We’ve got a video up from Jessie, our grand new video reviewer. This time we’re taking the Honeywell Voyager 1200g for a spin, and trying our best to recreate the video they made of the scanner reading nasty and scratched out barcodes.

Honeywell Voyager 1200g

November 10, 2010

Two weeks ago I had the opportunity to head out to Las Vegas for a Honeywell Scanning & Mobility Partner Conference. Hosted at the beautiful Aria Casino & Resort, we covered a lot of territory, including various social marketing techniques and ways to build your brand online. I also got to meet Terry Bradshaw’s brother. That was pretty special. He’s quite tall.Honeywell Voyager 1200g

Along with some breakout sessions – I think they’re added so supervisors feel less hesitant to send employees to Vegas for three workdays – we got to get a sneak peek at the Voyager 1200g, heir apparent to the Voyager line of barcode scanners and most likely 1D laser scanning champion. Available sometime in early 2011, the scanner will be taking the place of the fantastic selling original Voyager. I’m pretty sure the Voyager was firmly established even before I got into the industry in 2006. That’s phenomenal longevity for most products, let alone one tied to the quick turnarounds of consumer/business technology.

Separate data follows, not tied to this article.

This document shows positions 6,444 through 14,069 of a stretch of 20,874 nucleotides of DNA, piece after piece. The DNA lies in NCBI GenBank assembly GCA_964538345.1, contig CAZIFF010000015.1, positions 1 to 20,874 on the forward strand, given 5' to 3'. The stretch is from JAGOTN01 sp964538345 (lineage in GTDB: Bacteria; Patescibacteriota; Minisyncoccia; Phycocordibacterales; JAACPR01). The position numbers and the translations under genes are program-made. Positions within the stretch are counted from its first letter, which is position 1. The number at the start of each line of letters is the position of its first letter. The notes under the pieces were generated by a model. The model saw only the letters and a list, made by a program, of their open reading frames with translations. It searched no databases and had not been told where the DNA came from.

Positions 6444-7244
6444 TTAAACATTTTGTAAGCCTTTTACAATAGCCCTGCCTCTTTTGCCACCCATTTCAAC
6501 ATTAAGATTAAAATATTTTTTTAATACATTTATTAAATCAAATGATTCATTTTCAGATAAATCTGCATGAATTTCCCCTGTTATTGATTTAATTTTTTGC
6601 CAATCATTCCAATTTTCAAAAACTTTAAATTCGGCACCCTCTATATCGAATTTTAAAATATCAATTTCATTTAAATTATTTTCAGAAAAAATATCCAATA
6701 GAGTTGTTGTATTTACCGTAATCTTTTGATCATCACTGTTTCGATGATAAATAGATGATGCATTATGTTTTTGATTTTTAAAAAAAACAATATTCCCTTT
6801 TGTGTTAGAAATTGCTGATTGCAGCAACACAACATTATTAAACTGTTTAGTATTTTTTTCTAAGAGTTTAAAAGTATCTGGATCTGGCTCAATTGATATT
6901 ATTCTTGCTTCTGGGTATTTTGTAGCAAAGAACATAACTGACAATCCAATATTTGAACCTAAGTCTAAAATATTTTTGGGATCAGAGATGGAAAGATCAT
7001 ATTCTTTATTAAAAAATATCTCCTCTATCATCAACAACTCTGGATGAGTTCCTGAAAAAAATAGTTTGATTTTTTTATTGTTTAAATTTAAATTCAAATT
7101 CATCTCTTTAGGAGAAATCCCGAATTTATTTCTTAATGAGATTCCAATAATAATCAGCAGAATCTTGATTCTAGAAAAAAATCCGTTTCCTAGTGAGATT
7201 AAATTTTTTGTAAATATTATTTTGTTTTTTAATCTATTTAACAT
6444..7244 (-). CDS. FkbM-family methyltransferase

The Voyager 1200g maintains the same design style as the original (some say it totally looks like an alien), but with some additions to make it a bit more durable. The trigger button is covered with a rubber gasket that extends to the hood, not only protecting it from drops and bumps but helping maintain an IP42 seal. The internal components are situated on a single board, eliminating performance issues from worn or damaged internal connectors.

I got to test it out during the conference, and it definitely feels like the Voyager we’re all familiar with, but upgraded in some good ways. The rubber over the scan button feels good, and the tactile response is firm and reminiscent of a television remote. It’s light and has a good balance so you could hang onto it for a while without your arm feeling the burn.

What really sets the scanner apart from the competition is its ability to scan the most damaged barcodes you could find. Low contrast, scratched up, mangled barcodes and more are easily scanned with this unit. But my words don’t do it justice. Behold this fancy video showing off the Voyager 1200g’s prowess:

Once we get one in house, I’ll write up something a little more quantitative, but for now it feels like 2011 is going to be a good year for barcode scanning technology.

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